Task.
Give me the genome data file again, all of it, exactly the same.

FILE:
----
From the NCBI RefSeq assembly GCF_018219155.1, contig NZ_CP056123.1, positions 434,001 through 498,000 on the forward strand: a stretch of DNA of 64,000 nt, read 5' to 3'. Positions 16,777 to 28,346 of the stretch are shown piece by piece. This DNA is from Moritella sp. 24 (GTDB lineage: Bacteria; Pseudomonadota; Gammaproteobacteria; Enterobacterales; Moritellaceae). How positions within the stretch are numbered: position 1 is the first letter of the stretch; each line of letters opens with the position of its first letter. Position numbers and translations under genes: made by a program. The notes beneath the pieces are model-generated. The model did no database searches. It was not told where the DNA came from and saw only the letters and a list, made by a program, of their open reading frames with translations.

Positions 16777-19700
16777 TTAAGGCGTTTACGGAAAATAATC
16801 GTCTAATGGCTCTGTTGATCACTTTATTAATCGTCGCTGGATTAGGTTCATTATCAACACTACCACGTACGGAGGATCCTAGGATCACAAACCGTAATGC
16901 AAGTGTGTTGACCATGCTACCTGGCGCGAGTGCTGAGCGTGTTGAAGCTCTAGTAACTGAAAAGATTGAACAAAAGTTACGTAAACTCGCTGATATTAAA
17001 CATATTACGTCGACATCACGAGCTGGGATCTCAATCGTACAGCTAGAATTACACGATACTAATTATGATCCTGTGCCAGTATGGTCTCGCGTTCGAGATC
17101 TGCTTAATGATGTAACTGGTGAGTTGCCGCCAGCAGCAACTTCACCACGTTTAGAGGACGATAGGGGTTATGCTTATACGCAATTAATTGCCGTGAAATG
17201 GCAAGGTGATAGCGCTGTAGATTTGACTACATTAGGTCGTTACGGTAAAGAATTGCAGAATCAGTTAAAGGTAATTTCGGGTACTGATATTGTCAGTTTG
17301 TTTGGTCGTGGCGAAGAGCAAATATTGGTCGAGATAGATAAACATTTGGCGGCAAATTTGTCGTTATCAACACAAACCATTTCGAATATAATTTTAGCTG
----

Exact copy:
From the NCBI RefSeq assembly GCF_018219155.1, contig NZ_CP056123.1, positions 434,001 through 498,000 on the forward strand: a stretch of DNA of 64,000 nt, read 5' to 3'. Positions 16,777 to 28,346 of the stretch are shown piece by piece. This DNA is from Moritella sp. 24 (GTDB lineage: Bacteria; Pseudomonadota; Gammaproteobacteria; Enterobacterales; Moritellaceae). How positions within the stretch are numbered: position 1 is the first letter of the stretch; each line of letters opens with the position of its first letter. Position numbers and translations under genes: made by a program. The notes beneath the pieces are model-generated. The model did no database searches. It was not told where the DNA came from and saw only the letters and a list, made by a program, of their open reading frames with translations.

Positions 16777-19700
16777 TTAAGGCGTTTACGGAAAATAATC
16801 GTCTAATGGCTCTGTTGATCACTTTATTAATCGTCGCTGGATTAGGTTCATTATCAACACTACCACGTACGGAGGATCCTAGGATCACAAACCGTAATGC
16901 AAGTGTGTTGACCATGCTACCTGGCGCGAGTGCTGAGCGTGTTGAAGCTCTAGTAACTGAAAAGATTGAACAAAAGTTACGTAAACTCGCTGATATTAAA
17001 CATATTACGTCGACATCACGAGCTGGGATCTCAATCGTACAGCTAGAATTACACGATACTAATTATGATCCTGTGCCAGTATGGTCTCGCGTTCGAGATC
17101 TGCTTAATGATGTAACTGGTGAGTTGCCGCCAGCAGCAACTTCACCACGTTTAGAGGACGATAGGGGTTATGCTTATACGCAATTAATTGCCGTGAAATG
17201 GCAAGGTGATAGCGCTGTAGATTTGACTACATTAGGTCGTTACGGTAAAGAATTGCAGAATCAGTTAAAGGTAATTTCGGGTACTGATATTGTCAGTTTG
17301 TTTGGTCGTGGCGAAGAGCAAATATTGGTCGAGATAGATAAACATTTGGCGGCAAATTTGTCGTTATCAACACAAACCATTTCGAATATAATTTTAGCTG